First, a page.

Reimagining kinship in a culture of convenience — issue #45

Reimagining kinship in a culture of convenience — issue #45

Recently I was sitting in an alleyway in George Town, Penang, that smelled gloriously of roasted coffee beans and charcoal-toasted bread. My husband remarked how happy he was to see young people working there, and expressed hope that this streetside stall would stand the test of time (and that we would always be able to access the best kopi and Hainanese-style toast in Penang).

I found out later that one of the servers was the owner’s son, and it was a family business that began in the 1950s. Till today, Toh Soon Café uses the same traditional methods and recipes developed in their early years of operation, but it has expanded to include a brick and mortar branch to appeal to a younger generation of kopi drinkers. That said, while the newer café was built on the same traditions, to me, the charm of the original café is hard to replicate.

Street vendors and markets are some of my favourite things about Asia. They give character to the urban landscape, and opportunities for connection and spontaneity in an increasingly digital world.

As explored in this month’s featured stories, these people and places face an uphill battle in staying relevant amid the growing preference for e-commerce and food delivery services. This makes me wonder: What do we lose as a society when these features of urban life fade from view? What will community in the public space look like when everyone lives online?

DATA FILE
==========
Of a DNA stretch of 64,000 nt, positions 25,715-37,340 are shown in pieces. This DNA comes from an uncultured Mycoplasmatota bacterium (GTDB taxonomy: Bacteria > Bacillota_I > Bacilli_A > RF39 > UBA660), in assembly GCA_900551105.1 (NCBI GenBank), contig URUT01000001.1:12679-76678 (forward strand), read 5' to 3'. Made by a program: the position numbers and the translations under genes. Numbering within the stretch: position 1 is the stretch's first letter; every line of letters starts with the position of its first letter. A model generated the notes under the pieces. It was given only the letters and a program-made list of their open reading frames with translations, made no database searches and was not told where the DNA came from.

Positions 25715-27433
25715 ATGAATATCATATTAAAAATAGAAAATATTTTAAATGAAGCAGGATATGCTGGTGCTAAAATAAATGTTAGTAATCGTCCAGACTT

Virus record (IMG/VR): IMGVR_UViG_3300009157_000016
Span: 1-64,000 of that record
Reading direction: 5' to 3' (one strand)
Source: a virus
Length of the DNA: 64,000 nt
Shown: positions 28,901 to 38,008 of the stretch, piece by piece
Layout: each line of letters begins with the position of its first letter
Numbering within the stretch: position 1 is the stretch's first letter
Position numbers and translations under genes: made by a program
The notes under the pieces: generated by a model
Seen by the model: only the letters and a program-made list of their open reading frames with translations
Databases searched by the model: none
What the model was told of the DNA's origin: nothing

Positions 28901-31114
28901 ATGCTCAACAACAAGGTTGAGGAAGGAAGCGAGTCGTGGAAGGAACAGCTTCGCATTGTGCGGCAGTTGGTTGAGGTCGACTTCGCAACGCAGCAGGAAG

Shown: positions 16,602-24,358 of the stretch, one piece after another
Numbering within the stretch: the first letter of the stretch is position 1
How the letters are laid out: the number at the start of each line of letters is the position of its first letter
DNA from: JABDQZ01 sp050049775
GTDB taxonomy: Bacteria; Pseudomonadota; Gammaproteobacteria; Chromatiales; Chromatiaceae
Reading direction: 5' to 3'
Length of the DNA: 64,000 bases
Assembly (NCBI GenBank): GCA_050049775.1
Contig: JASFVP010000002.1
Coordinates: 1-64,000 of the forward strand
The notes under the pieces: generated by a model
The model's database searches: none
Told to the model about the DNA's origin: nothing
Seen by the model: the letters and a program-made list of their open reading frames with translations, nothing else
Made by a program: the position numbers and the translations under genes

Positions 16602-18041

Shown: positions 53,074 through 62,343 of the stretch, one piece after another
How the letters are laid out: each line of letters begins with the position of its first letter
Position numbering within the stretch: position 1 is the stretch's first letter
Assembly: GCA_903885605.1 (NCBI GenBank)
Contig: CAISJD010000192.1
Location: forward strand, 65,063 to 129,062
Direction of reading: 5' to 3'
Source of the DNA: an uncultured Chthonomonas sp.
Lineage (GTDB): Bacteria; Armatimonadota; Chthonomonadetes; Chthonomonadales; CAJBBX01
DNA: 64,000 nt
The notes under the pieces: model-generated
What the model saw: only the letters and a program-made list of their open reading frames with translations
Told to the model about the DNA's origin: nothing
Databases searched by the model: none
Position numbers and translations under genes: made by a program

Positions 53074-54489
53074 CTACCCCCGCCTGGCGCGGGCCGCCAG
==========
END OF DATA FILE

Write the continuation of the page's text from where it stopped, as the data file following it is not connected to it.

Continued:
If this resonates with you, feel free to reach out to us! We’d love to hear your thoughts over some kopi.

Open access to our membership content ends this month. If you got a chance to explore all the good stuff, we hope you consider becoming our Kawan!
Written by Zafirah


Behind-the-scenes: Painting a picture of Jakarta's roadside food sellers

Our recent story on Jakarta’s kaki lima, or roadside food sellers, weaved comics into a larger commentary about the modern challenges they face. Freelance writer Arran Ridley was curious about this dynamic community that plies their trade along the roads of Jakarta, having been particularly inspired by the unique sounds and calls they make. Griselda Gabriele, our senior multimedia designer and illustrator of the story’s comics, incorporated a personal narrative through her illustrations, which was informed by her experience growing up in Jakarta.

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Let's talk about mental health!

In January 2020, before Singapore went into lockdown, the Kontinentalist team sat down to talk about mental health. Initiated by our ex-intern, Zu Xiang, the discussion touched on many things, including hustle culture and the fear of falling behind in industries that are advancing rapidly with new technologies.

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Did you know?

Timeless hawkers

Image by Rainer Halama, Licence: license CC BY-SA via Wikimedia Commons

Hawker centres are a cultural icon in Singapore, and their modest origins are rooted in the country’s rich immigrant community in the 1800s. Hailing from various parts of Asia, the original hawkers used to roam the streets and serve meals on the go. Some even brought their cows or goats around so customers could get fresh milk straight from the source.

Under colonial rule, hawkers were perceived to be a public nuisance, but they remained loved and patronised by people. In the late 1960s, itinerant hawkers were moved to fixed locations, and that lay the foundations of the hawker centres that still exist today.